But there is no evidence that Trump ever warned against invading Iraq before the invasion started, although he expressed concerns about the costs of the war after it started, and by 2004 he was publicly criticizing the war.

Newspapers like the Washington Post and organizations like have regularly pointed out that many of Trump's examples in his speeches are either completely false or distortions of the truth.  Remarkably, Trump's response to this has been to repeat the same examples without ever admitting their falsity.

In some cases, the falsity of his examples is so obvious as to be preposterous.

"Last quarter, it was just announced our gross domestic product--a sign of strength, right? But not for us.  It was below zero.  Whoever heard of this? It's never below zero."

It's impossible for GDP to be "below zero"!  Apparently, he's referring to a quarterly report not about GDP but about the growth in GDP, which is often "below zero" in some quarters.

Here's another preposterous example: "A lot of people up there can't get jobs.  They can't get jobs, because there are no jobs, because China has our jobs, and Mexico has our jobs.  They all have jobs."

There are no jobs?  Actually, according to the Bureau of Labor Statistics, the number of job openings at the end of April of 2015 was 5.4 million, which was the highest since December of 2000.  In recent years, there has been no shortage of jobs in America.  Instead, there has been a shortage of labor to fill the many job openings.

This is a critical point for explaining why people voted for Trump.  Did they vote for him because they were unemployed or otherwise economically disadvantaged, and they thought Trump would create good jobs for them?  Some surveys of his voters have indicated that most of them had incomes placing them in the top 50% of incomes.  If this is so, then it's not clear that voting for Trump was an expression of economic grievances.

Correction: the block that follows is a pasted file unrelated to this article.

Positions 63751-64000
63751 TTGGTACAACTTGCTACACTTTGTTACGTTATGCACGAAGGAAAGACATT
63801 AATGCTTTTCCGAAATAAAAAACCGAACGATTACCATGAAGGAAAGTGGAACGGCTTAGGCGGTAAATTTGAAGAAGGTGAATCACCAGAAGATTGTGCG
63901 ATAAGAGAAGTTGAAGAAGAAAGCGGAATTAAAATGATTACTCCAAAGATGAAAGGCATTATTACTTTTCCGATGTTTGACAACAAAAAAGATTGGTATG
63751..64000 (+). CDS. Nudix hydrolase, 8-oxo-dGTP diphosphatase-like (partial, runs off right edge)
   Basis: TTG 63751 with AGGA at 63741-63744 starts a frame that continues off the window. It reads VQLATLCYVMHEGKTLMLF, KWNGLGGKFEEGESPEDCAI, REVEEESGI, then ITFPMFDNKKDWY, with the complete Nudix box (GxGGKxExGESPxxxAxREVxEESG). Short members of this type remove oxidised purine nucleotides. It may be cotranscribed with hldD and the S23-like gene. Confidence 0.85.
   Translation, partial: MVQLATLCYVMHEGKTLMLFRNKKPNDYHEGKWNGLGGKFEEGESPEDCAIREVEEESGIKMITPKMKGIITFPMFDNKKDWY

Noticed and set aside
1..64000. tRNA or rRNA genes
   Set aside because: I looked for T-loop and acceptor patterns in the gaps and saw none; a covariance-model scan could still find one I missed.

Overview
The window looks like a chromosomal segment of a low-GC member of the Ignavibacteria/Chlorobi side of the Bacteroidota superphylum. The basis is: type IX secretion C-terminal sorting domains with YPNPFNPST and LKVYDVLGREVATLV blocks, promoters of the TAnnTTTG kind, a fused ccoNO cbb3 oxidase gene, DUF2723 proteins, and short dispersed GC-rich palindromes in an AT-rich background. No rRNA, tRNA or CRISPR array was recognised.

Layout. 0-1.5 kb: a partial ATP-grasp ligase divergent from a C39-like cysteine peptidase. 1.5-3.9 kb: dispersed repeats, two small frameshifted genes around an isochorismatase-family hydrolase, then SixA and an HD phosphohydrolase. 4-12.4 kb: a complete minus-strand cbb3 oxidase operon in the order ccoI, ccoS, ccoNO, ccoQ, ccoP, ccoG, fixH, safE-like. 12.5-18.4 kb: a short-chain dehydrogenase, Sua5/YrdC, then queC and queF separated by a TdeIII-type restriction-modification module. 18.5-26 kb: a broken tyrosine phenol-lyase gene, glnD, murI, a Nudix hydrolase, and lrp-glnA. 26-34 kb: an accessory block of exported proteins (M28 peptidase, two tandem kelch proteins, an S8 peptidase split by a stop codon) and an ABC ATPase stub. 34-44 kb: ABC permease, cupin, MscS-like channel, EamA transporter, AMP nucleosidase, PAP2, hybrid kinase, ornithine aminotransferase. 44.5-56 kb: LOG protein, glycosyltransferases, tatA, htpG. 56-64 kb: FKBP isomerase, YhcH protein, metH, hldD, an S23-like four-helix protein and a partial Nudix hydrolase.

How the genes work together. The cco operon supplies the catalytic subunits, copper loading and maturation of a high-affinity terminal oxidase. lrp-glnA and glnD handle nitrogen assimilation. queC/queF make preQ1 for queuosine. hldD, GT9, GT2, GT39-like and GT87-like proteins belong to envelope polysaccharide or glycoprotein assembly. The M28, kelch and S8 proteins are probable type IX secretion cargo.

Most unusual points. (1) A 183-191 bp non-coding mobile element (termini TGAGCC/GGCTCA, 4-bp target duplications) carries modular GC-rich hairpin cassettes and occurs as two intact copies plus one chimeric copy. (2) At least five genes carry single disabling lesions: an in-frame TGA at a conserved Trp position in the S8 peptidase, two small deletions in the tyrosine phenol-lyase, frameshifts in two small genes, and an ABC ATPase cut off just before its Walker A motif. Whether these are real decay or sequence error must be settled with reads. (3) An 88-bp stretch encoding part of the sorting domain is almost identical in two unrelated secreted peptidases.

The true motivation for Trump's voters might have been not so much economic as cultural--a response to Trump's emotional rhetoric of fear--the fear of dangerous foreign invaders.  Near the beginning of his speech, Trump provided the most memorable passage of his speech:

"When do we beat Mexico at the border?  They're laughing at us, at our stupidity.  And now they are beating us economically.  They are not our friend, believe me.  But they're killing us economically."

"The U.S. has become a dumping ground for everybody else's problems."


"Thank you.  It's true, and these are the best and the finest.  [He points to the crowd of people on the balcony above him applauding.]  When Mexico sends its people, they're not sending their best.  They're not send you.  They're not sending you.  They're sending people that have lots of problems, and they're bringing those problems with us.  They're bringing drugs.  They're bringing crime.  They're rapists.  And some, I assume, are good people."

"But I speak to border guards, and they tell us what we're getting.  And it only makes common sense.  It only makes common sense.  They're sending us not the right people."

So while "some" of the Mexican immigrants to the United States are "good people," most of them are drug-dealers, criminals, and rapists?

Amazingly, Trump and his supporters have never denied or apologized for this remark.  Instead, they have said that it really is "common sense" and an honest challenge to "political correctness."

In fact, immigrants to the U.S. generally show crime rates that are lower than for native-born Americans.  But still Trump can point to examples of immigrants who have committed crimes in the U.S.--like the infamous MS13 gangs and those who attacked the American families who were represented in the audience for Trump's first State of the Union Address, where he identified them as typical Americans who have faced violence from Mexican immigrants.

Trump is skillful in employing what Aristotle identified as the fallacy of emotional style.  Trump speaks in a style of anger in response to perceived slights from Mexico: "they're laughing at us, at our stupidity."  And he speaks in a style of fear in response to perceived attacks from Mexican immigrants: "They're bringing drugs.  They're bringing crime.  They're rapists."  And if his audience sympathizes with his emotions of anger and fear, then they believe his false facts justifying these emotions must be true.  Nothing said by the "fact-checkers" can negate the emotional power of this rhetorical fallacy over the minds of Trump's supporters.

I will have more to say in future posts about the rhetoric of Trump's speeches.